Coal market: price talks continue

CHINA is the only country yet to settle hard coking coal prices with the Japanese steel mills, following the fixing of a price with Russian supplier Yakutugol.
Coal market: price talks continue Coal market: price talks continue Coal market: price talks continue Coal market: price talks continue Coal market: price talks continue

 

Staff Reporter

The Japanese financial year 2005 price for Yakutugol’s coal was set at $US125 per tonne free on board (FOB), the same FOB price agreed with Canadian and Australian suppliers, Clyde Henderson of Energy Economics said.

Price settlements for low volatile PCI are unclear, but it appears settlements to date in Japan have been around $US102/t FOB, he said.

Xstrata has settled semi-soft coking prices with Nippon Steel at $US79.50, possibly as a result of some smaller suppliers settling earlier at around the mid-$US70s.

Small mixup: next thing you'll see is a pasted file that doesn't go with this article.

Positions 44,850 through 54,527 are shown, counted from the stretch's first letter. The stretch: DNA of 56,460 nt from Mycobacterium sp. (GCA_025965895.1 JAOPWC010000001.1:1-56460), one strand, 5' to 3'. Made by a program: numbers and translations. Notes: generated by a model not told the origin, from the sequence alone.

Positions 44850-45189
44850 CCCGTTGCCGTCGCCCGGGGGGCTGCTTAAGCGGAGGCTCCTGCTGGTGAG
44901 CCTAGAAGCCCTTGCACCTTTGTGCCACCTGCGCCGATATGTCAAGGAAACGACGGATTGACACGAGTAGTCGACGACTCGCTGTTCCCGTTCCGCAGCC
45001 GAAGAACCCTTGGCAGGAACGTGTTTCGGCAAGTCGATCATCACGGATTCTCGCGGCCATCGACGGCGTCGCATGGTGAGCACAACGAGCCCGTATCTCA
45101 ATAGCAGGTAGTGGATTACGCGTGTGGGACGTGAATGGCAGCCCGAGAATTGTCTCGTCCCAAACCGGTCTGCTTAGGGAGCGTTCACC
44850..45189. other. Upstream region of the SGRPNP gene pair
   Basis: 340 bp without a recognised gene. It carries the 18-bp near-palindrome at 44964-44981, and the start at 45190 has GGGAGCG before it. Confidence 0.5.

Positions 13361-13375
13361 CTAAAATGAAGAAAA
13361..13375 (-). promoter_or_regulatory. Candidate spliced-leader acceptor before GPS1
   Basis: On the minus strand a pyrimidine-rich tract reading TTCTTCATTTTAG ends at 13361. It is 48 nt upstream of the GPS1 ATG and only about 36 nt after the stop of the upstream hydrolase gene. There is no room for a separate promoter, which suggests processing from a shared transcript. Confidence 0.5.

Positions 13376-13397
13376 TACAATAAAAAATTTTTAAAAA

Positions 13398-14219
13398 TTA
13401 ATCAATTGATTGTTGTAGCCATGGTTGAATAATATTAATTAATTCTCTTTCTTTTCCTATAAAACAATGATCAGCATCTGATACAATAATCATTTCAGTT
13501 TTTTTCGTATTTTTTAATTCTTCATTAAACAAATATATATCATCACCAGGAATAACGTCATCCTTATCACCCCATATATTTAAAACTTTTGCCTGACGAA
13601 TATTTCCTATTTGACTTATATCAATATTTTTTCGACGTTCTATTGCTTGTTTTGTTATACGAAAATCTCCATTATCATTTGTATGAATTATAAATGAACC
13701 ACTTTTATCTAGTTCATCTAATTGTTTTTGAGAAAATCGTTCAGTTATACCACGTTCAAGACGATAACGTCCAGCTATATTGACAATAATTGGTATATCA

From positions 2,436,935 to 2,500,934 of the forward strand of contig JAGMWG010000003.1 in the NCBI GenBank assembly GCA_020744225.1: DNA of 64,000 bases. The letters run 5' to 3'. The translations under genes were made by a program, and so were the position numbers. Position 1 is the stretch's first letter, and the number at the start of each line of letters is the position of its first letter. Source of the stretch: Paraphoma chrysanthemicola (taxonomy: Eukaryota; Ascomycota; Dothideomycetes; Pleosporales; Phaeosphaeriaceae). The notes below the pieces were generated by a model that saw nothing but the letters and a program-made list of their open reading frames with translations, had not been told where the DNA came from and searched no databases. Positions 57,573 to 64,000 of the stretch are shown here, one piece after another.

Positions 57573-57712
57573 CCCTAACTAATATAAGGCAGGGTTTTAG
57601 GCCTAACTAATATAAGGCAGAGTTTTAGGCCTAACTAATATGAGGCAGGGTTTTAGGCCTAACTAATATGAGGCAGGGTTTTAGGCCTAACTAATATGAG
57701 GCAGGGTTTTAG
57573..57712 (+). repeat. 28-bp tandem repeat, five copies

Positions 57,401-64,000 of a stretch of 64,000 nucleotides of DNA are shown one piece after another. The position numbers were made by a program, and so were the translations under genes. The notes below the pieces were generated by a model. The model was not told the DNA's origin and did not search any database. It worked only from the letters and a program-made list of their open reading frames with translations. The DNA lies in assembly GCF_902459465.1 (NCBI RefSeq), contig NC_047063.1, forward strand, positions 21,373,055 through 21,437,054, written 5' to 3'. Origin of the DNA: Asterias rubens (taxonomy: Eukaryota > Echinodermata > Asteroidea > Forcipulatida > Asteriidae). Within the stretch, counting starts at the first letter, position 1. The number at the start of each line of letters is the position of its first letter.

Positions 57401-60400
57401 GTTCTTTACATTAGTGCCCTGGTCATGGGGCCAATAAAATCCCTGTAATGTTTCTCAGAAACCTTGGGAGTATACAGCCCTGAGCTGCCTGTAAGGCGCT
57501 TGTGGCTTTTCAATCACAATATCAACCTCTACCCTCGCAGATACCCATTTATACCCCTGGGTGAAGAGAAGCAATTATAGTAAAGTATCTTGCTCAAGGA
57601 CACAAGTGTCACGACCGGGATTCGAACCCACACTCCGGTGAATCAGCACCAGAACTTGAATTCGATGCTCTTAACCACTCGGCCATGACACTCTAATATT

“With increased Xstrata tonnage under their belts, the Japanese steel mills went on the offensive, reducing their price offers to smaller suppliers to the low $US70s,” Henderson said.

The details of price settlements for steam coal are also unclear since the Chubu Electric settlement with Xstrata and Coal & Allied at $US54/t. There are conflicting reports about Tohoku Electric, with some analysts saying the utility was yet to settle and other reports it had settled lower than Chubu. Korean utilities appear to be holding out for contract prices of around $US50/t FOB.

“Spot prices out of Newcastle (Australia) remained flat at $US50/t through to mid-February but increased to $US51.3/t by the end of February, so the Korean’s may have to give some ground to achieve a settlement,” Henderson said.

Spot prices out of Richards Bay also look to have bottomed at around $US43.0/t FOB in mid-February, with bid prices increasing sharply to $US44.5/t by the end of February 2005.

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